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CAPEC-8: Buffer Overflow in an API Call

Attack Pattern ID: 8
Abstraction: Detailed
Presentation Filter:
+ Description
This attack targets libraries or shared code modules which are vulnerable to buffer overflow attacks. An adversary who has knowledge of known vulnerable libraries or shared code can easily target software that makes use of these libraries. All clients that make use of the code library thus become vulnerable by association. This has a very broad effect on security across a system, usually affecting more than one software process.
+ Likelihood Of Attack

High

+ Typical Severity

High

+ Relationships
Section HelpThis table shows the other attack patterns and high level categories that are related to this attack pattern. These relationships are defined as ChildOf and ParentOf, and give insight to similar items that may exist at higher and lower levels of abstraction. In addition, relationships such as CanFollow, PeerOf, and CanAlsoBe are defined to show similar attack patterns that the user may want to explore.
NatureTypeIDName
ChildOfStandard Attack PatternStandard Attack Pattern - A standard level attack pattern in CAPEC is focused on a specific methodology or technique used in an attack. It is often seen as a singular piece of a fully executed attack. A standard attack pattern is meant to provide sufficient details to understand the specific technique and how it attempts to accomplish a desired goal. A standard level attack pattern is a specific type of a more abstract meta level attack pattern.100Overflow Buffers
PeerOfDetailed Attack PatternDetailed Attack Pattern - A detailed level attack pattern in CAPEC provides a low level of detail, typically leveraging a specific technique and targeting a specific technology, and expresses a complete execution flow. Detailed attack patterns are more specific than meta attack patterns and standard attack patterns and often require a specific protection mechanism to mitigate actual attacks. A detailed level attack pattern often will leverage a number of different standard level attack patterns chained together to accomplish a goal.46Overflow Variables and Tags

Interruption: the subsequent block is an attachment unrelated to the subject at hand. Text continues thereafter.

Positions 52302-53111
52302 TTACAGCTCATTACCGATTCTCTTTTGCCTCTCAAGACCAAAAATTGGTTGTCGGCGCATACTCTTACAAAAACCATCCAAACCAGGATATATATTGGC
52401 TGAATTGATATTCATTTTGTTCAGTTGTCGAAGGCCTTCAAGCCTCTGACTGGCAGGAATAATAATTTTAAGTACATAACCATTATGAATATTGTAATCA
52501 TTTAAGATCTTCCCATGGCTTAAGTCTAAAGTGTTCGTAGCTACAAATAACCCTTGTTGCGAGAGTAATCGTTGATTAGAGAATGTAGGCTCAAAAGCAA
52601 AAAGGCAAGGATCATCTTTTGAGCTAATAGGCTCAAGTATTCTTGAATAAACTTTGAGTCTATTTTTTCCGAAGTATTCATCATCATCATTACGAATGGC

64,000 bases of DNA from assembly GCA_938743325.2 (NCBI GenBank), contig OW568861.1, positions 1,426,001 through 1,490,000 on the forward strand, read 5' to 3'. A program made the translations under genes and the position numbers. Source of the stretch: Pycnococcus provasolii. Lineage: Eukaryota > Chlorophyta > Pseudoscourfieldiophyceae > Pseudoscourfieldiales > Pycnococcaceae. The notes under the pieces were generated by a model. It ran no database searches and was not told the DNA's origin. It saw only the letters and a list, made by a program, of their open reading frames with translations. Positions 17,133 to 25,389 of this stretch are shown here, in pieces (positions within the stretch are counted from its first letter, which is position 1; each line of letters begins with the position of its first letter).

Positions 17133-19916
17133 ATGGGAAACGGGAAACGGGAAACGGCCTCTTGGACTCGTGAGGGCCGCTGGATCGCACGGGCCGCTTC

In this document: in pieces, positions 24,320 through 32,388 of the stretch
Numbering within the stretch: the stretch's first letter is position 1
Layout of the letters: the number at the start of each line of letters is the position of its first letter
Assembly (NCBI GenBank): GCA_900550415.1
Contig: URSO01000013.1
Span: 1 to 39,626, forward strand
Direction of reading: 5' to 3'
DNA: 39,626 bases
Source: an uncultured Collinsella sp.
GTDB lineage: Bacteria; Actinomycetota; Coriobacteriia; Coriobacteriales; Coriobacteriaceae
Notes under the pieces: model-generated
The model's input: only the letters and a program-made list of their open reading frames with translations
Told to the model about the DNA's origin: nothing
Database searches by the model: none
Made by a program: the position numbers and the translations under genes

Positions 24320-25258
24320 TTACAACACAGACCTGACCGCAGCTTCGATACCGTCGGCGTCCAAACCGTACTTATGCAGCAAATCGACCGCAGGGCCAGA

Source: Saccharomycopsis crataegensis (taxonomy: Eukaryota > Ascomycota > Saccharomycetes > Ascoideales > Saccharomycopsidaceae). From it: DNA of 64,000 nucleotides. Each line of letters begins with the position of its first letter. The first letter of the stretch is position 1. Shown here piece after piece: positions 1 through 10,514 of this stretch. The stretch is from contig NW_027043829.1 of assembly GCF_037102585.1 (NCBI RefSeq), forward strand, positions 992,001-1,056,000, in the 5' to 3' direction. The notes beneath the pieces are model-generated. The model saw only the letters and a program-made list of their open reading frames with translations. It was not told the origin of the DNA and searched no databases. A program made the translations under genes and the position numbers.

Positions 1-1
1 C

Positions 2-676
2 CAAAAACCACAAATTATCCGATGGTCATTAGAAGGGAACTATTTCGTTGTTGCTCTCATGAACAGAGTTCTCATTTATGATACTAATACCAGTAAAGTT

CanFollowStandard Attack PatternStandard Attack Pattern - A standard level attack pattern in CAPEC is focused on a specific methodology or technique used in an attack. It is often seen as a singular piece of a fully executed attack. A standard attack pattern is meant to provide sufficient details to understand the specific technique and how it attempts to accomplish a desired goal. A standard level attack pattern is a specific type of a more abstract meta level attack pattern.69Target Programs with Elevated Privileges
Section HelpThis table shows the views that this attack pattern belongs to and top level categories within that view.
+ Execution Flow
Explore
  1. Identify target application: The adversary, with knowledge of vulnerable libraries or shared code modules, identifies a target application or program that makes use of these.

Experiment
  1. Find injection vector: The adversary attempts to use the API, and if they can they send a large amount of data to see if the buffer overflow attack really does work.

    Techniques
    Provide large input to a program or application and observe the behavior. If there is a crash, this means that a buffer overflow attack is possible.